Behind the Hotel Adlon and opposite the British embassy is the Memorial to the Murdered Jews of Europe. It was inaugurated in 2005 and cost €25 million. It consists of 2711 rectangular concrete blocks which are already showing signs of cracking. Criticisms of the memorial are many but the city is to be congratulated for having this memorial in such a prominent position.
Just a few yards from the memorial is a car park. This was the site of the Führerbunker where Hitler and his henchmen ended their days. The Soviets tried to destroy it with explosives and couldn't so they just left it as a car park, wary that it might become a place of remembrance for right wing extremists.
Passing through the Mall of Berlin (well they couldn't call it the Berlin Mall could they?) we came to the Detlev-Rohwedder-Haus. When it was built in 1936 it was the biggest building in Europe and housed the Air Ministry headed by Hermann Goering. It survived the bombing of WWII and Bomber Harris must have given his aircrew a good talking to when they failed to destroy the biggest building in Europe!
The East German state (the DDR) used the building for all its Ministries and since 1999 it has been the home of the Finance Ministry so it remains the preserve of those the Germans dislike.
The building is close to what remains of the Berlin Wall which you can see part of in the adjacent photo. So close in fact that a famous escape was made from its roof using an improvised rope cableway.
The Berlin Wall was constructed in 1961 to save the East Germans from the Fascist West. Only problem was that the East Germans thought the "Fascist West" offered the better lifestyle so they flooded across in such numbers that a wall had to be built to protect them and they were shot if they tried to climb over it. The last person killed trying to escape was in 1989 and the wall was demolished in 1990.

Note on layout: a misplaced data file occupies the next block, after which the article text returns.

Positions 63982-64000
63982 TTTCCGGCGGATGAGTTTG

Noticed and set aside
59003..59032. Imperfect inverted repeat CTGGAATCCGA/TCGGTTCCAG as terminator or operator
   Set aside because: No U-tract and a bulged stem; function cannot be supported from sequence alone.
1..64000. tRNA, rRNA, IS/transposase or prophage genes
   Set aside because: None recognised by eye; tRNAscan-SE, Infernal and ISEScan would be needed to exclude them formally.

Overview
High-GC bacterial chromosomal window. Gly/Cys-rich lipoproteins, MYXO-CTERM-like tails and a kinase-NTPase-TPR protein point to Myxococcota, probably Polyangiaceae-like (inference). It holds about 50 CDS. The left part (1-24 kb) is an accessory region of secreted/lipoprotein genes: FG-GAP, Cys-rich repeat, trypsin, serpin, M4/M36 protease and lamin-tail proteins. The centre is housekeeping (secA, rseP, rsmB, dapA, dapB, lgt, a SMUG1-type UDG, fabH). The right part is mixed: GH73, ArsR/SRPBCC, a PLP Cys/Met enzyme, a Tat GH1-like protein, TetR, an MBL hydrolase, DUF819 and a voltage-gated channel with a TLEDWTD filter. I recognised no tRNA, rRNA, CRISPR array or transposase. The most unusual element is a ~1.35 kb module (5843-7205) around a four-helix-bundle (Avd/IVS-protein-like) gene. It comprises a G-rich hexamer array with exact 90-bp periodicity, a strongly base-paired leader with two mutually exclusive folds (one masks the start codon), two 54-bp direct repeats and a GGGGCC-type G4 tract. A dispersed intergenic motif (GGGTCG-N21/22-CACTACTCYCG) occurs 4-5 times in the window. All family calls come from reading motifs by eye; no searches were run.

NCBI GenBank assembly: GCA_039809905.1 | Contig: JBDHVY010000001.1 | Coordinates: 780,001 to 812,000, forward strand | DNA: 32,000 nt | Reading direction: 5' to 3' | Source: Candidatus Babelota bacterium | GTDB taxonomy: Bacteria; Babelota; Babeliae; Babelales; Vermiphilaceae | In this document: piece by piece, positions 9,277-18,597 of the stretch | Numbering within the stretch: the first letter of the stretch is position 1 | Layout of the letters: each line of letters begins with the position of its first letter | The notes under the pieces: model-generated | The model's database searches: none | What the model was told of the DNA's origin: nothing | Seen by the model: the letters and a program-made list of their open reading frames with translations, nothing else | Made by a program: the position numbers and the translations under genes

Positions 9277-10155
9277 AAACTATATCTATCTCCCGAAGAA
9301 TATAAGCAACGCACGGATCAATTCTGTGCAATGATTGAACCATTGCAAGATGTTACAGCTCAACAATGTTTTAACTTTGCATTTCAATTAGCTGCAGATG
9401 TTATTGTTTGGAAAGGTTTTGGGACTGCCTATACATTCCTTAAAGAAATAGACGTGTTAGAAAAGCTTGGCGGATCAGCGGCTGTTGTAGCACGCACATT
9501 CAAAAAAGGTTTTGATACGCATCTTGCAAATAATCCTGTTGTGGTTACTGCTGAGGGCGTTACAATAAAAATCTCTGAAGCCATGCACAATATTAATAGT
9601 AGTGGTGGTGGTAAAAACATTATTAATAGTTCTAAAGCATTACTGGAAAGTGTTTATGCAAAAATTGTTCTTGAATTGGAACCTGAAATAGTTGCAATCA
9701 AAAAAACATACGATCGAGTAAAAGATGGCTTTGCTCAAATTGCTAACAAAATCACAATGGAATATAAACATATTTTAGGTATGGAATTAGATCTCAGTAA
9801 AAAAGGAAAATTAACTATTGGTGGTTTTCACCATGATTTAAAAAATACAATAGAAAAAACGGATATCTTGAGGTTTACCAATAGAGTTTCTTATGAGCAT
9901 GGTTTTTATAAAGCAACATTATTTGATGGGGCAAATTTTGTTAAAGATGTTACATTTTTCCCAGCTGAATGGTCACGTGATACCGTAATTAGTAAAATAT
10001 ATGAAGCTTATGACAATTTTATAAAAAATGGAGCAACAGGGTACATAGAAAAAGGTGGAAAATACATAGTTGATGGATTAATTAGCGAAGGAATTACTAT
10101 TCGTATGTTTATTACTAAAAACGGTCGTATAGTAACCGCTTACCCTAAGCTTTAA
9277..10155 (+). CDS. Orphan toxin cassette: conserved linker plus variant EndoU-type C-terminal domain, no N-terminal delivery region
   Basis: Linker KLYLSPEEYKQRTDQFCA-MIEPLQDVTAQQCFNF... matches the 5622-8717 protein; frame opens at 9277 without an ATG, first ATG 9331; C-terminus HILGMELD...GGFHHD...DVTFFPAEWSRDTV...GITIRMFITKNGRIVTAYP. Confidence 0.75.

I once travelled on business by car from Hamburg through the DDR to Szczecin in Poland towards the end of the 1970's. We stopped for lunch in a little town on our return where a local offered me ten Deutsche Marks for a promotional lighter I had. He explained that as it was translucent he was able to refill it so I gave it to him. Ten Deutsche Marks was a lot of money then especially to him and I came back from that trip depressed for a week.
On the other side of what remains of the wall once stood the building housing the Gestapo. Its ruins were demolished and the site left undeveloped for years as nobody wanted to build anything at a place where so many had been tortured and killed. Eventually they decided to make it the site of an exhibition documenting the horrors of Nazism called the Topography of Terror.
A few yards down the road is Checkpoint Charlie which is where you could cross from the American to the Soviet sector. Our tour guide told us of the day an American diplomat wanted to go to the Opera in the East but the East German guards demanded to see his passport. He refused as the agreement amongst the allies was for free movement of their nationals between the sectors. The East Germans pointed out that they were not Soviets and not part of that agreement so they wanted his passport. The upshot was a stand-off between Soviet and American tanks at Checkpoint Charlie and matie never did get to the opera.
Just along from Checkpoint Charlie is the Trabant Museum and Sue became intensely excited to see so many of them in one place.